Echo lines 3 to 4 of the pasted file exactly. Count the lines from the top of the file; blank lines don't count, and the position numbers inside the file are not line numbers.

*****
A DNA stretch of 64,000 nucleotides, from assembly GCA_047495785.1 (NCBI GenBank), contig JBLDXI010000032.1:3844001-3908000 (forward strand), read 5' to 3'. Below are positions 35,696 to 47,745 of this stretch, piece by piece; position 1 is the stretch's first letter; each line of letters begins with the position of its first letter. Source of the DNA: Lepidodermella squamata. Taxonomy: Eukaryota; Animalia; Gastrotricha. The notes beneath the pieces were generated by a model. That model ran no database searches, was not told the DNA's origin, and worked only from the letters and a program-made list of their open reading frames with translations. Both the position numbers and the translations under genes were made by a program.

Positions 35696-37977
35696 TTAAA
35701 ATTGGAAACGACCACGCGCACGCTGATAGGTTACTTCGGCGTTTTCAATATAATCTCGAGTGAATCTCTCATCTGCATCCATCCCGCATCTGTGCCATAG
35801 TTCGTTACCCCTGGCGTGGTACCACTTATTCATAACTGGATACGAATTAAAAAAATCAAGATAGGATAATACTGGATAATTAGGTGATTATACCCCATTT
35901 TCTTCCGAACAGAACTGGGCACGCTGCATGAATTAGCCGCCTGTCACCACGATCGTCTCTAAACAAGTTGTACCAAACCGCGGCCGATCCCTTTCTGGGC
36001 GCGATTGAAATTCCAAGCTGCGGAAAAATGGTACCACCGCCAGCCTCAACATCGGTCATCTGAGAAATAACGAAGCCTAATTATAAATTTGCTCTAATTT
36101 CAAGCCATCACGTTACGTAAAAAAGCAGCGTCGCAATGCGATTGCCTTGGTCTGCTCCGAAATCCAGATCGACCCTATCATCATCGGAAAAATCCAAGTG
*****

35696 TTAAA
35701 ATTGGAAACGACCACGCGCACGCTGATAGGTTACTTCGGCGTTTTCAATATAATCTCGAGTGAATCTCTCATCTGCATCCATCCCGCATCTGTGCCATAG